‘I am I, with all the individuality of an earthworm.’

– Sylvia Plath, The Journals of Sylvia Plath 1950-1962

‘I was nauseated at the sight of bobby pins. I would not touch them. Once, on the day I was going home from the hospital after having my tonsils out, a woman in my ward asked me to carry some bobby pins to the lady in the next bed. Revolted, I held out a stiff unwilling hand, flinching as the cold clammy little pins touched my skin. They were cold and shiny, as with grease, and sickeningly suggestive of warmth and disgusting, intimate contact with dirty hair.’

– Sylvia Plath, The Journals of Sylvia Plath 1950-1962

‘Antoine St. Exupery once mourned the loss of a man and the secret treasures that he held inside him. I loved Exupery; I will read him again, and he will talk to me, not being dead, or gone. Is that life after death – mind living on paper and flesh living in offspring? Maybe. I do not know.’

– Sylvia Plath, The Journals of Sylvia Plath 1950-1962

‘I am not content, because my lot is limiting, as are all others. People specialise; people become devoted to an idea; people “find themselves.” But the very content that comes from finding yourself is overshadowed by the knowledge that by doing so you are admitting you are not only a grotesque, but a special kind of grotesque.’

– Sylvia Plath, The Journals of Sylvia Plath 1950-1962

‘to learn that you might-have-been more of an “artist” than you are if you had been born into a family of wealthy intellectuals. + to learn that you can never learn anything valid for truth, only momentary, transitory sayings that apply to you in your moment, your locality, and your present state of mind. + to despise money, which is a farce, mere paper, and to hate what you have to do for it, and yet to long to have it in order to be free from slaving for it. + to know that millions of others are unhappy and that life is a gentleman’s agreement to grin and paint your face gay so others will feel they are silly to be unhappy, and try to catch the contagion of joy, while inside so many are dying of bitterness and unfulfillment + to take a walk with Marcia Brown and love her for her exuberance, to catch some of it, because it’s real, and once again love life day by day, color by color, touch by touch…’

– Sylvia Plath, The Journals of Sylvia Plath 1950-1962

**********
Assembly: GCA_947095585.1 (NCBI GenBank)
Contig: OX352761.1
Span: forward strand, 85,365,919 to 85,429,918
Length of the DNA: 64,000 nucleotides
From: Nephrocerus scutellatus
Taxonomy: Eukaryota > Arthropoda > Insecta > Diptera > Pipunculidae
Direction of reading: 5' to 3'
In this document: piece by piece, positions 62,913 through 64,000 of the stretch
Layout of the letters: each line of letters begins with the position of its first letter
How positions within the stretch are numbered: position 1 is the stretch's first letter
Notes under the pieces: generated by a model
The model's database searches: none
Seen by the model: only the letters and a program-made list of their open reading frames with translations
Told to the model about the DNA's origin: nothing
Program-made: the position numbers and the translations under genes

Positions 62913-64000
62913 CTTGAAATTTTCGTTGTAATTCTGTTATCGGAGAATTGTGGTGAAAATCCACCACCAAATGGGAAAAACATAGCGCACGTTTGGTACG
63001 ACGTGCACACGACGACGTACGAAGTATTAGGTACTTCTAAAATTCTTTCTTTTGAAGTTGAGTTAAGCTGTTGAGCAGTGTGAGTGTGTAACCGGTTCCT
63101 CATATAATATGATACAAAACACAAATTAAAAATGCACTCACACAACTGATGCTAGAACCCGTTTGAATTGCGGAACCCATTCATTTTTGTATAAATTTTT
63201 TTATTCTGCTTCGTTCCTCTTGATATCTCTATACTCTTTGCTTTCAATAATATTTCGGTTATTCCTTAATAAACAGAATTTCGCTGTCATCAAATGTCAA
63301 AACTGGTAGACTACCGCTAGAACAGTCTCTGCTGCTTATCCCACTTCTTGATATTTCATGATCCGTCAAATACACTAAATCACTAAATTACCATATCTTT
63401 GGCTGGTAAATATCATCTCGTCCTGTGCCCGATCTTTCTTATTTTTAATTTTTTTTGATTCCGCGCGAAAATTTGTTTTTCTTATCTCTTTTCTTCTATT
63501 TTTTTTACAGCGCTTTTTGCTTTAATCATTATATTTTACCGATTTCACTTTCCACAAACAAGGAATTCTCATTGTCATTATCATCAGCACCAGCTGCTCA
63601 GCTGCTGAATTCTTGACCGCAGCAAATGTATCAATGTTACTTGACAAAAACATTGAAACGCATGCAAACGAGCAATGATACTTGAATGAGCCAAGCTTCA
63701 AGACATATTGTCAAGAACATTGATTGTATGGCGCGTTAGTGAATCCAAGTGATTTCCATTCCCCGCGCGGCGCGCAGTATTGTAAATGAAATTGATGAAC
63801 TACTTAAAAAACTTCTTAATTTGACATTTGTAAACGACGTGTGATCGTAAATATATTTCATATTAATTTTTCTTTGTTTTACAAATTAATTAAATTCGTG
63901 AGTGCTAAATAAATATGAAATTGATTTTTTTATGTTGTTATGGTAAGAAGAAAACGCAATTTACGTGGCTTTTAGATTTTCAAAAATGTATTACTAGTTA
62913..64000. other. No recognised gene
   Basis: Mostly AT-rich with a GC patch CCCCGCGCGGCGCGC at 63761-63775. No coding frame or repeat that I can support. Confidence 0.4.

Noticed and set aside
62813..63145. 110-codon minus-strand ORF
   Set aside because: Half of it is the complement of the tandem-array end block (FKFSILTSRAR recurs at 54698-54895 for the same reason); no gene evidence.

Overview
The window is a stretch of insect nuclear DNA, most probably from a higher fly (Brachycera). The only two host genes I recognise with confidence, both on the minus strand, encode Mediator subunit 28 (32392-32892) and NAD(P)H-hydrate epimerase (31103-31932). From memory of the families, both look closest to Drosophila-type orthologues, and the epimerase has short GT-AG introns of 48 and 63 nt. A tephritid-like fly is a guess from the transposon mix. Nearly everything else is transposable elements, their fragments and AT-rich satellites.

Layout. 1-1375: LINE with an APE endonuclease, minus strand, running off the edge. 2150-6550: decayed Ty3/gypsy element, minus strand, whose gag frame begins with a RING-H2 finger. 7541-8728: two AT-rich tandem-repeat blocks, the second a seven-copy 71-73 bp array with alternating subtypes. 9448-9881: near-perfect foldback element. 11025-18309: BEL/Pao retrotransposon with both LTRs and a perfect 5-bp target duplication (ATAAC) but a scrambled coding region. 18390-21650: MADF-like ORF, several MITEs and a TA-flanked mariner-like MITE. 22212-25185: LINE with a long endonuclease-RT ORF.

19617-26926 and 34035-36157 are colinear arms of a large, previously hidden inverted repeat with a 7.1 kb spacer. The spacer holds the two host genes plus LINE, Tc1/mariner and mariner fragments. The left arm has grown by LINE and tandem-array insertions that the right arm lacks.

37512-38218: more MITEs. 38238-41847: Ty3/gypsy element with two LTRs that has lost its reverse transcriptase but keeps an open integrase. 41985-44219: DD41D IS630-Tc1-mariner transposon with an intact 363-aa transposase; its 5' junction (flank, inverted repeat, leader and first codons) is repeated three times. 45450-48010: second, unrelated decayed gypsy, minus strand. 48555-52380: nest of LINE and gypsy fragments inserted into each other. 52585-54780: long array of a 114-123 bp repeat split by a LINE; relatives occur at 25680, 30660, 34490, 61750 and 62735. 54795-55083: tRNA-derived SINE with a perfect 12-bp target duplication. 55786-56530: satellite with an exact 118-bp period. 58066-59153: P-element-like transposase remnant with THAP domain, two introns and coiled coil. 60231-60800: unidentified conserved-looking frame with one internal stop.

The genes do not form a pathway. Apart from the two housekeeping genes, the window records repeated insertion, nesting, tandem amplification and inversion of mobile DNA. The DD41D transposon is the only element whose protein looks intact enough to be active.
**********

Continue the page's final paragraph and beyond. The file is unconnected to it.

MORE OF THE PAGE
‘Today is the first of August. It is hot, steamy and wet. It is raining. I am tempted to write a poem. But I remember what it said on one rejection slip: After a heavy rainfall, poems titled RAIN pour in from across the nation.’

– Sylvia Plath, The Journals of Sylvia Plath 1950-1962

‘I may never be happy, but tonight I am content. Nothing more than an empty house, the warm hazy weariness from a day spent setting strawberry runners in the sun, a glass of cool sweet milk, and a shallow dish of blueberries bathed in cream. Now I know how people can live without books, without college. When one is so tired at the end of the day one must sleep, and at the next dawn there are more strawberry runners to set, and so one goes on living, near the earth. At times like this I’d call myself a fool to ask for more…’

– Sylvia Plath, The Journals of Sylvia Plath 1950-1962

I am the dust particles in sunlight.
I am the round sun.

To the bits of dust I say, Stay.
To the sun, Keep moving.

Rumi, extract from Say I Am You

Solitary Animal

– Marilyn Chin

The solitary animal walks alone. She has no uterus. She has no bone.
She slithers around dark bars and libraries. She carves
a beautiful girl on the cave wall. She dances with Aurora Borealis,
but goes home alone.

We are 7.5 billion. Thrust onto Earth together, we are not alone.
We shout at the stars, perhaps a Martian is listening, she/he/they
with ten thousand antennae, transversal labia quivering, searching for love.

Your half-drawn monolid eyes are most tantalizing, may I take you home?
Slime you with a green kiss? Breathe magma into your bones? Claw rainbows
onto your lips? Redecorate your home?

Our vertebrae are vibrating, signally: we are not alone. Sacrificed by a greedy